Treatment of Impetigo
ABSTRACT & COMMENTARY
Synopsis: Most cases of impetigo in children are caused by penicillin-resistant S. aureus. Topical bacitracin is often ineffective and should not be used. Oral cephalexin and topical mupirocin are effective.
Source: Bass JW, et al. Pediatr Infect Dis 1997;16:708-710.
Bass and associates from the tripler army medical center in Honolulu, HI, have previously reported studies of the etiology and therapy of impetigo in children.1 These studies showed that S. aureus was the most common etiology and that many of these staphylococci were penicillin-resistant. In the present prospective, double-blinded study, three 10-day treatments were compared. Twenty-six children with impetigo were studied. Ten children received oral cephalexin (50 mg/d in 3 divided doses plus topical placebo). Seven children received topical 2% mupirocin ointment applied tid plus oral placebo. Nine children were treated with topical bacitracin ointment applied tid plus oral placebo.
S. aureus was cultured in all 22 patients who had lesion cultures. Of these 22 children, group A beta hemolytic Streptococcus in combination with S. aureus was cultured in three of 22 patients (14%). Ninety-five percent of the S. aureus isolates were resistant to penicillin, and 19% were resistant to erythromycin. None were resistant to cephalexin. The characteristics and size of the lesions at baseline were recorded and then evaluated for response at 3-5 and 8-10 days of treatment. There were no treatment failures in the cephalexin and mupirocin groups (0/17), while six of nine children treated with bacitracin were failures.
The authors conclude that topical bacitracin should not be used as treatment for impetigo in children. Both topical mupirocin and oral cephalexin are effective. They suggest that topical mupirocin may be more appropriate therapy for patients with only a few lesions, but that oral cephalexin may be more appropriate therapy for patients with more extensive involvement.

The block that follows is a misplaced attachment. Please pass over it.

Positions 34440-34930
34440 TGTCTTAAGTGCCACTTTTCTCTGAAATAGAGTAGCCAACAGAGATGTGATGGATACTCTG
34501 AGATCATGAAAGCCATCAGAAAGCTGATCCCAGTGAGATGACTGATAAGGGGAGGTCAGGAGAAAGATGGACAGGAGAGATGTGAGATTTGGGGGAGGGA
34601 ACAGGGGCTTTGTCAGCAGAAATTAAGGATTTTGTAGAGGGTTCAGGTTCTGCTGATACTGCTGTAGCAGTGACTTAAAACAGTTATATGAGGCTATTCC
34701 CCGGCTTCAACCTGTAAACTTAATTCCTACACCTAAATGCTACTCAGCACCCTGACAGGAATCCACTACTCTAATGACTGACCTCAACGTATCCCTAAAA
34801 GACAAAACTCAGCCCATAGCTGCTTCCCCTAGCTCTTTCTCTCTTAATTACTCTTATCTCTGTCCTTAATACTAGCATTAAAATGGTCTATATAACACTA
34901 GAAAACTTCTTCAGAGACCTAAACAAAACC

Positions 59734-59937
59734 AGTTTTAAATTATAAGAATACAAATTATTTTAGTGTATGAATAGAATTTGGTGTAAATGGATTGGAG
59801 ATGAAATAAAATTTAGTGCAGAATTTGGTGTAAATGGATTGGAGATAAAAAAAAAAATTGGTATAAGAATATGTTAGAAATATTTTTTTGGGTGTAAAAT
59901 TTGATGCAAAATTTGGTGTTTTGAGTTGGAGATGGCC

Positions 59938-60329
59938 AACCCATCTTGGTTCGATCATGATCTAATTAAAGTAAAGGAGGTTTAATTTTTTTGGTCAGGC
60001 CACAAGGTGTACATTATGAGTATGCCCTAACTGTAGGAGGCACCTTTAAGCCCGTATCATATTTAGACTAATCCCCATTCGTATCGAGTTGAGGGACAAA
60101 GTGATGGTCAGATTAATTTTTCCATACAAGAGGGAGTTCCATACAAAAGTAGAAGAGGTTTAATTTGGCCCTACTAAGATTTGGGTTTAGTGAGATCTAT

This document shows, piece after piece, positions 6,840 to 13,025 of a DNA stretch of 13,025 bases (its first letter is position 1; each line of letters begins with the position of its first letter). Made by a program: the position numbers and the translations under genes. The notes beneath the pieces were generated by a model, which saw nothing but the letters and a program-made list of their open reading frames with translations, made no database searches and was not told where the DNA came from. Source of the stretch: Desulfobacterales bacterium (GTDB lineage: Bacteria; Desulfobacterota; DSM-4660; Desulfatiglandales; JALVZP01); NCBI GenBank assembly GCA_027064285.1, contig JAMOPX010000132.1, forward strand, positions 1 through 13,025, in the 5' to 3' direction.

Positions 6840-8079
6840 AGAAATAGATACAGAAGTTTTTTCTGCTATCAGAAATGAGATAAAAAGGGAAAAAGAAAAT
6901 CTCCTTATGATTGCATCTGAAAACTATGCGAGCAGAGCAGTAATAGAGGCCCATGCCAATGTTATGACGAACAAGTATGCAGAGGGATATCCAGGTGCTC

COMMENT BY ROBERT BALTIMORE, MD, FAAP
This was a very small study. After subtraction of patients who did not complete the full course of therapy, there were only 26 subjects. The lack of efficacy of bacitracin for treatment of impetigo has been reported before, starting with the classic study in 1962 of Burnett, who showed that orally administered erythromycin was more effective than neomycin/bacitracin applied topically.2 Since that time, numerous studies have shown the superiority of systemically administered antibiotics over topical treatment, such as neomycin, bacitracin, hexachlorophene, or a combination.1
Until the late 1980s, the systemic antibiotics of choice were the penicillins or erythromycin.4 Two developments in the late 1980s and 1990s have changed treatment considerably. One well-documented change has been the change of the bacteriology of impetigo from primarily group A Streptococcus, to now, when S. aureus predominates. As shown by this study, an antibiotic that is active against staphylococcus is usually recommended for oral treatment. The second major change in treatment of impetigo has been the introduction of mupirocin, which is a topical antimicrobial agent active against staphylococci and streptococci. A number of studies published during 1988-1990 demonstrated it to have equal efficacy to erythromycin for mild to moderately severe impetigo. Thus, the results of this study should come as no surprise, as extrapolation of previously published studies would indicate that a penicillinase-resistant oral antibiotic, such as cephalexin and topical mupirocin, would be more effective than other topicals such as bacitracin, which have been shown to be relatively ineffective.
The surprise is that topical bacitracin is still a suggested therapy for impetigo and is still used by many practitioners. No less an authority than the 1997 American Academy of Pediatrics Red Book recommends topical bacitracin treatment for "mildly affected patients."5 However, pediatric infectious diseases texts generally recommend topical mupirocin or oral penicillinase-resistant antibiotics. (Dr. Baltimore is Professor of Pediatrics and Epidemiology and Public Health, Yale University School of Medicine.)